Boiler Retrofits Help Increase Efficiency, Lower Energy Bills
- By Dan Willems
- August 1st, 2008
Schools across America are facing tight budgets. Escalating energy bills are a substantial factor in those tight budgets, and boilers account for one-third of those energy bills.
Therein lies an opportunity. Almost 80 percent of boilers in the United States are more than 30 years old, according to the U.S. Department of Energy. These older boilers typically have efficiency rates up to 77 percent. But with the right retrofit, aging boilers can achieve efficiency rates in the high 80s to lower 90s.
It may be hard for school administrators in cash-strapped districts to justify capital improvements. However, upgrading boiler systems can save schools hundreds of thousands of dollars in energy costs — allowing them to redirect funds to the classroom.
Let’s take a look at the retrofitting process, so you can get on the road toward these savings.
Locate the Inefficiency
Before upgrading a boiler system, your first step should be having an energy audit conducted by a qualified auditor who can review your entire system, including the boiler, transmission, and process.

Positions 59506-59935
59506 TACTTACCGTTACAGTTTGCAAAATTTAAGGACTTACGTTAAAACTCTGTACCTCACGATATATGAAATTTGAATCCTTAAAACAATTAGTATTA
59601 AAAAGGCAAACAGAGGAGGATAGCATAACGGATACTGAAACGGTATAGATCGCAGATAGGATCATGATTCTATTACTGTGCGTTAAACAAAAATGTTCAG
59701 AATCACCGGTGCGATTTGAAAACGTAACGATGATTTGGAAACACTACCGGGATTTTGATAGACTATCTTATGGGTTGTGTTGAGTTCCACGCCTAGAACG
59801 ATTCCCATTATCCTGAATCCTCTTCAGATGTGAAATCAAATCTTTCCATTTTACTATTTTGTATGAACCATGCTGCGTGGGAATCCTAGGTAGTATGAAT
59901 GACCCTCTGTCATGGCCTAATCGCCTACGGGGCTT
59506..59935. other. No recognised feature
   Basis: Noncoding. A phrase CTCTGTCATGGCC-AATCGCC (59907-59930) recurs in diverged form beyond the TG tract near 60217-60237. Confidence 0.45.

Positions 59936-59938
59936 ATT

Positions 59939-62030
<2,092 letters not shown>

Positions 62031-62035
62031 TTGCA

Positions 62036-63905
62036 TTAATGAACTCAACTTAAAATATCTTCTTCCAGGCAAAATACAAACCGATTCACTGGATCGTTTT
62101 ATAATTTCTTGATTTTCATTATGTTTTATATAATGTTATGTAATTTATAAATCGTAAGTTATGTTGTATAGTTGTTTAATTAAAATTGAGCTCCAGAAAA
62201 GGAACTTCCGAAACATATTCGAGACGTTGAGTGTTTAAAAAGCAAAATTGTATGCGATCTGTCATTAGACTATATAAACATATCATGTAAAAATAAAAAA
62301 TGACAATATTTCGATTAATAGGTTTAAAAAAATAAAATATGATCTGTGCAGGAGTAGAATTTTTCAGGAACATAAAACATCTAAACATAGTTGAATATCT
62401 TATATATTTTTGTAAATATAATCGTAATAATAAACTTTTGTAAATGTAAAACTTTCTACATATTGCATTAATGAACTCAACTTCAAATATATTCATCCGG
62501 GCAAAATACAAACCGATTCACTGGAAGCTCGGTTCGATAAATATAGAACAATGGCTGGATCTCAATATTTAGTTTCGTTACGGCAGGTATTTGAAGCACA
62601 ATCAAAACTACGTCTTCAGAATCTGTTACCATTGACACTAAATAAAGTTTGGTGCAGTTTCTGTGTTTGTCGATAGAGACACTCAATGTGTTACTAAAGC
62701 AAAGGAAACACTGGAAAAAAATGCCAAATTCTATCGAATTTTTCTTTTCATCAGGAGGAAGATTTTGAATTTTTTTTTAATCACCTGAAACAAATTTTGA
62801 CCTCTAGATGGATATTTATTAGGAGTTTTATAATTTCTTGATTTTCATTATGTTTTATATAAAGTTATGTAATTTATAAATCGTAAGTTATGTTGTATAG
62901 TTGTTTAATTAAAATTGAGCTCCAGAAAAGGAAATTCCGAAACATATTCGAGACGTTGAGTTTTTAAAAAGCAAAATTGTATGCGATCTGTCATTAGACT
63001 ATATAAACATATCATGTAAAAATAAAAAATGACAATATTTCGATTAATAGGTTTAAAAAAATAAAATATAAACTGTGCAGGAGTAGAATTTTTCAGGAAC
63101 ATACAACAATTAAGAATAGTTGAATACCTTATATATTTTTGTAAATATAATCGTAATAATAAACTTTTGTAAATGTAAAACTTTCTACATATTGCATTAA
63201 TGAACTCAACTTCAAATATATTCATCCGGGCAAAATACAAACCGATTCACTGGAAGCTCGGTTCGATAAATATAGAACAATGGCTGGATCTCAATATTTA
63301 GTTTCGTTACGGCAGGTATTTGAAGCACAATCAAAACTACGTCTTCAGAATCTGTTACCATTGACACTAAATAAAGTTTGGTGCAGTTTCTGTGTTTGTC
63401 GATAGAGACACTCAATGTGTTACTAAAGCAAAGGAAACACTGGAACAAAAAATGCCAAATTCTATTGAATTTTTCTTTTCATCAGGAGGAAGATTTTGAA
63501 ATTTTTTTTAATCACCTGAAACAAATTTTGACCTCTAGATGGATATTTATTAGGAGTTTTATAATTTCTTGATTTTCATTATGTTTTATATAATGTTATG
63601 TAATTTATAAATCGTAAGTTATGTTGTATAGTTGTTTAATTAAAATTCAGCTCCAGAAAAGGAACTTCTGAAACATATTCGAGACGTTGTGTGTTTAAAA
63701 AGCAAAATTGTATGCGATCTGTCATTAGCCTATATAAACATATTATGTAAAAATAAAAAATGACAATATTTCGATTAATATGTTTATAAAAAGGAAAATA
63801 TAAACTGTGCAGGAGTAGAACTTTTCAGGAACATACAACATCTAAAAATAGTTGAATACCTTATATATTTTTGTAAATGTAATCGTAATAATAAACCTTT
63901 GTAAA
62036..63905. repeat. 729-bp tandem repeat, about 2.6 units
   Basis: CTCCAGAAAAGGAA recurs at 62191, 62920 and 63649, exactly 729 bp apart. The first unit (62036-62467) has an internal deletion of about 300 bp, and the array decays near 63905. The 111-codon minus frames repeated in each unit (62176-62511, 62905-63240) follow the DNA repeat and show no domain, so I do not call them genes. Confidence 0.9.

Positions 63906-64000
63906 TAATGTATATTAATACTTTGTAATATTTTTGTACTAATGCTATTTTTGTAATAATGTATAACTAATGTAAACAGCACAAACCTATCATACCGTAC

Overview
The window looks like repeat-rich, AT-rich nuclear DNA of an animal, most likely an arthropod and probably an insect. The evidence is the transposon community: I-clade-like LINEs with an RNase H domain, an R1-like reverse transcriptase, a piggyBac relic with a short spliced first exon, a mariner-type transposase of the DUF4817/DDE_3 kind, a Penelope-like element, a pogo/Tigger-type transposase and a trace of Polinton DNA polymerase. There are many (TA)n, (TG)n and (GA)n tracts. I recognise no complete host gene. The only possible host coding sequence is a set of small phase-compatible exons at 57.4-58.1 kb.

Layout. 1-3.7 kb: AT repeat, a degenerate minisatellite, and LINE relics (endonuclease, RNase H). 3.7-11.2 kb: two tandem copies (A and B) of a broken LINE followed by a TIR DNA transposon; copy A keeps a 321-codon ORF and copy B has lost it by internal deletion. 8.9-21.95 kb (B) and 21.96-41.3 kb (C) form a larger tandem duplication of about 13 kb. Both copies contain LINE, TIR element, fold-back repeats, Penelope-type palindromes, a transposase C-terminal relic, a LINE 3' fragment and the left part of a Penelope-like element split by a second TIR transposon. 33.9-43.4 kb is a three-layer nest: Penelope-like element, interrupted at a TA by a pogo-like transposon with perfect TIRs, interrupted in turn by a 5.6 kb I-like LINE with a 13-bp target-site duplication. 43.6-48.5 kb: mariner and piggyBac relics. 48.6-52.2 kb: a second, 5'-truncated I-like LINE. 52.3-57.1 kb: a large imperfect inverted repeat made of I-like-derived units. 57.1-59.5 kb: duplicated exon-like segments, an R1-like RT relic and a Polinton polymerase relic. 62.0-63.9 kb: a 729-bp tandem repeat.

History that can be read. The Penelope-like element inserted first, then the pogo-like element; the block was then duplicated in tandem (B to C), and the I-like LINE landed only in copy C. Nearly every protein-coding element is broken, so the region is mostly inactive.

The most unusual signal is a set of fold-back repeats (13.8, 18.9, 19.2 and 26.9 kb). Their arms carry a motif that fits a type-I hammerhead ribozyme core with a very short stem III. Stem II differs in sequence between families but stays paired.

Energy losses will be identified during the audit. Some inefficiencies could include:
- control systems that do not accurately predict or control the system;
- not recovering all of the boiler exhaust gas energy;
- poor combustion due to inadequate controls;
- motors without variable speed drives; and
- improper system design.
Whatever the problem, the energy analysis will help identify a solution.
Start With Boiler Controls
The first target for retrofits is in the control system. New developments in boiler controls create opportunities for substantial efficiency gains.
Boilers must operate with an excess supply of oxygen in the combustion gases to ensure complete combustion of the fuel, thereby yielding maximum heat energy. However, too much oxygen cools the flame, and too little leads to incomplete combustion. Therefore, control of the air and fuel levels is paramount to optimal efficiency.